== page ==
Since I answered the original question, I will try also to answer this one.
We need to reconsider the phrase "social construction and nothing more", or at least to what you take to be the implications of such a description, that somehow what is socially constructed isn't real. One would need a lot of argument to establish that conclusion. Prima facie, socially constituted facts are no less real than biological or anatomical facts; they are just different. Consider, e.g., facts about political and legal authority. Surely these are socially constituted, but I would not suggest you tell a military tribunal that you can't be guilty of disobeying an order from a superior because social facts are unreal. That should answer question (1), I hope.
Similarly, socially constituted facts matter to people every bit as much (and in some cases more) than biological facts. As I pointed out in response to the previous question, the mere fact that gender is a social (not merely anatomical) matter does not imply that people do not experience it as a fundamental part of their identity. Indeed, since humans are "social animals", there is nothing at all surprising about this. How we relate to ourselves is bound up very much with how we relate to the world around us, and that includes the social world. And that, I hope, answers question (2): Whether gender is a social construction just doesn't bear upon the question whether one's gender identity can or should be important to one's sense of self. Indeed, since it is just obvious that gender identity is important to people's sense of self, it's not clear what's left to discuss here.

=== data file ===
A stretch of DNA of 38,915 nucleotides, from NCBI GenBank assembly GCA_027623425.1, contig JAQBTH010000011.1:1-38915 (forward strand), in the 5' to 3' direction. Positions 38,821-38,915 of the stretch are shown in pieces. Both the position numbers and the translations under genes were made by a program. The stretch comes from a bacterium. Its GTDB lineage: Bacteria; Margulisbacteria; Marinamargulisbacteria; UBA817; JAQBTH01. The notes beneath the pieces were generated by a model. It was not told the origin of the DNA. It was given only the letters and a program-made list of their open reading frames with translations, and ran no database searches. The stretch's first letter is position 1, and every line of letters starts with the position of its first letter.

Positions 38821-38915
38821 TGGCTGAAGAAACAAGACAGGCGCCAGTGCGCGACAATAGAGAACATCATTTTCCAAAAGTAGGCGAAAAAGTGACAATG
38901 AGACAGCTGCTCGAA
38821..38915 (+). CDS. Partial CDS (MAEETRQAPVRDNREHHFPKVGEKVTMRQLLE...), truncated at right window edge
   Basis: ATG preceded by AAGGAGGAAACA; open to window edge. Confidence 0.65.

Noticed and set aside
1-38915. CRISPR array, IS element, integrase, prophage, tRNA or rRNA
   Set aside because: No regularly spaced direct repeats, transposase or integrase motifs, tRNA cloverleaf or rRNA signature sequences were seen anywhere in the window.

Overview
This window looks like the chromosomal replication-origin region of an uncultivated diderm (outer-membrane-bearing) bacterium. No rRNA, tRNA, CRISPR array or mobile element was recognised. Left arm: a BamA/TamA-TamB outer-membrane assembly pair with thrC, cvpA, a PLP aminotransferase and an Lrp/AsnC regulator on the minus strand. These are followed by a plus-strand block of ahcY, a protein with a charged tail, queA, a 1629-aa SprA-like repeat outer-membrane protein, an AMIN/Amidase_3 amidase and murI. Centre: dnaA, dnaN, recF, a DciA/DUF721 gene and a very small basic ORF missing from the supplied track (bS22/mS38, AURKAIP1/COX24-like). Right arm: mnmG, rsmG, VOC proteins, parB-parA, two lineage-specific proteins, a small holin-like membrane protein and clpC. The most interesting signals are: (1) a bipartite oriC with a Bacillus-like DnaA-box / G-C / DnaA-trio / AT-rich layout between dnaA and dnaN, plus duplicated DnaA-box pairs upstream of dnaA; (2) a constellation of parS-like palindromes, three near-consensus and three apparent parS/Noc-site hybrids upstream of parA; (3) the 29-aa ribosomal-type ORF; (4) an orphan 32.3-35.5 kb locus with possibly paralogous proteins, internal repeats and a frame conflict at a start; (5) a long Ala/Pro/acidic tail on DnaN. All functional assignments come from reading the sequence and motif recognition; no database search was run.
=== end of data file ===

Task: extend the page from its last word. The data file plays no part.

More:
So, people do have genders, and they can have them even if gender does not "exist in [the] fundamental sense", meaning, I take it: even if gender is not a biological notion. People can have jobs, and friends, and husbands and wives, and stand in relations of authority to one another, too, even though these do not "exist in [the] fundamental sense" either. One ought not get carried away with the language here, even if one does think there is something to be made of this "fundamental sense" language (as I am not entirely sure there is).
I'd love to be able to point you towards more to read, as I do think these are fascinating issues. Unfortunately, I'm no expert. But you might start with the article on Feminist Metaphysics over at the Stanford Encyclopedia. The soon to be out book The Metaphysics of Gender, by Charlotte Witt, will be technical, but it might be something to which you would be sympathetic.